In the grand tradition of “Friday the 13th” films, there are none as maligned as “Jason X.”
Granted, the Rotten Tomato scores for all of the films hover around a 30 percent “Fresh” score (except for the truly abysmal “Part VIII: Jason Takes Manhattan,” which somehow holds a 9% “fresh” rating), but “Jason X” regularly is regarded as the worst for a number of reasons. For one, it technically killed the original franchise dead. Filmmakers spent most of Jason’s existence trying to stamp him out. After all, “Jason X” comes a whole six films after the supposed “Final Chapter.” “Jason X” came to life as plans for the horror crossover “Freddy vs. Jason” stalled. Not only that, but “Jason X” came almost ten years after the previous film in which Jason went to Hell and encountered Freddy’s glove.
Critics at the time of the film’s 2002 release were not kind whatsoever. Wesley Morris of The Boston Globe said:
“The movie is concocted and carried out by folks worthy of scorn, and the nicest thing I can say is that I can’t remember a single name responsible for it.”
Damn, Wesley! Rough. Melanie McFarland of the Seattle Times clearly hadn’t seen “Jason Takes Manhattan” with this review:
“The 10th installment of the Friday the 13th franchise is, hands down, the worst of the worst.”
Despite these awful review (and trust me there are a lot of them), I’m here to take a stand for “Jason X.” Is it the “Friday the 13th” you know and love? Of course not! But it’s Jason! In space! Let’s look at some choice moments from “Jason X”
The face-smashing scene
Probably the most famous moment of the film. In the year 2445 (just go with it), Jason is frozen but still alive, and some boneheads decide to bring him on their space ship for later analysis. In a truly shocking turn of events (/s), Jason comes back to life and immediately sets out to make a statement. Our titular hero grabs Adrienne, a member of the space crew, and shoves her head into what appears to be a sink filled with liquid nitrogen. After pulling her now-frozen head out, Jason smashes it on the counter. The scene was famous enough to inspire a test by the geniuses of Mythbusters which, unfortunately, revealed the kill to be nothing more than fiction. I guess that means everything else in the movie might be realistic?
The David Cronenberg scene
“Jason X” is one of few films I can think of that the sheer quality of a cameo alone is enough to bump the respect levels of the film itself. Famed horror director David Cronenberg appears at the very beginning of the film as a scientist hoping to keep Jason alive to study his bizarre regenerating body. We all know how this ends: Cronenberg and his goons all meet the end of a machete. As a director, Cronenberg has created multiple films now in the Criterion Collection, so this begs a question: when will “Jason X” become a Criterion classic? The world continues to wait.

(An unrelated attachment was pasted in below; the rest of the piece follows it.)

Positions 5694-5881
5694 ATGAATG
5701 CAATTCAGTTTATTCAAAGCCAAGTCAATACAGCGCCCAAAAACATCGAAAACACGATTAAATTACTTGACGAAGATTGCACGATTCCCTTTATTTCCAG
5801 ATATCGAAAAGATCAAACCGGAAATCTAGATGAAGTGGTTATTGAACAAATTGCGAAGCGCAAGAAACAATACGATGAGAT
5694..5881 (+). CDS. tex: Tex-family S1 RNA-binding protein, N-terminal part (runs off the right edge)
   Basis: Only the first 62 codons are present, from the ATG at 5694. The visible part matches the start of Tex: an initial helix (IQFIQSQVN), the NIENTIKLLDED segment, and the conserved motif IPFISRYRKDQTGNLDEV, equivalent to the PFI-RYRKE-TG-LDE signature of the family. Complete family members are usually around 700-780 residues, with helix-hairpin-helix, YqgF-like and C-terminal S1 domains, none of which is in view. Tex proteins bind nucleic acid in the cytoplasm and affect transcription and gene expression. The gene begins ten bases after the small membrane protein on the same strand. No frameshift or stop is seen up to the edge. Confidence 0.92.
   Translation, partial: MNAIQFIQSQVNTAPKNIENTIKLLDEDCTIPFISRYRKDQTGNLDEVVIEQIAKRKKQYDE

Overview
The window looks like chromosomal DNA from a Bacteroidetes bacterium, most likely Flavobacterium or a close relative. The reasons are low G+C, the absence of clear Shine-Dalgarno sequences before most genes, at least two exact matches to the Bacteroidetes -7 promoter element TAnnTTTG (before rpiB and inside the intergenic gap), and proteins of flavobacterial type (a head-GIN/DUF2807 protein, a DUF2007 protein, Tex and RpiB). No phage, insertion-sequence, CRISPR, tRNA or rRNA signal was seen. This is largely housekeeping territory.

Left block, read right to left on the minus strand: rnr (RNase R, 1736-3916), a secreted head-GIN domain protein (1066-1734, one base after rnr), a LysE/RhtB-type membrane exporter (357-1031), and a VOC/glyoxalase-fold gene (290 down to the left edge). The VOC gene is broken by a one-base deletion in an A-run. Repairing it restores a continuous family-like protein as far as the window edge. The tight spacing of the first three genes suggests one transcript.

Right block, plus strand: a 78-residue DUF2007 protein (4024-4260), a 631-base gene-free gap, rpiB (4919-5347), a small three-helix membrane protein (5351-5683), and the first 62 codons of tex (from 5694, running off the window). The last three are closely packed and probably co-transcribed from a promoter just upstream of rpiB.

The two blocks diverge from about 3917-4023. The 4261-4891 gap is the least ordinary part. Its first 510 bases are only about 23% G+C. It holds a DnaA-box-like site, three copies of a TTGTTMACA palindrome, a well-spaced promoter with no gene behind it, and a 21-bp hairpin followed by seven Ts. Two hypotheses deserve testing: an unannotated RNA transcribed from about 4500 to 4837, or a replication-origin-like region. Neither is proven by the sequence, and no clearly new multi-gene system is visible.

The virtual reality scene
This scene more than others completely blurs the line between comedy and whatever attempt at “horror” that the filmmakers were going for. After being completely blown apart, Jason emerges again near the end of the film as “Uber Jason,” basically an even-more insane future-tech Jason. As the remaining crew members scramble to fix their ship, they attempt to trap Jason in a hologram room, projecting a scene of classic Camp Crystal Lake around him. Two hologram women attempt to ply Jason with promises of alcohol, drugs and premarital sex. The scene jumps back to crew members celebrating their success before jumping back to Jason whacking one girl in a sleeping bag with another girl in a sleeping bag. The whole scene is completely ludicrous and cartoonish in nature, which probably makes it the most telling scene of the film.
Obviously, there are better and more “classic” “Friday the 13th” films to enjoy today. However, the next time you hear some sorry loser badmouthing “Jason X” (which I’m sure happens all the time to you), have the courage to speak out on behalf of this fine slice of film. And if you happen to run into David Cronenberg, tell him to push a little harder on the Criterion board.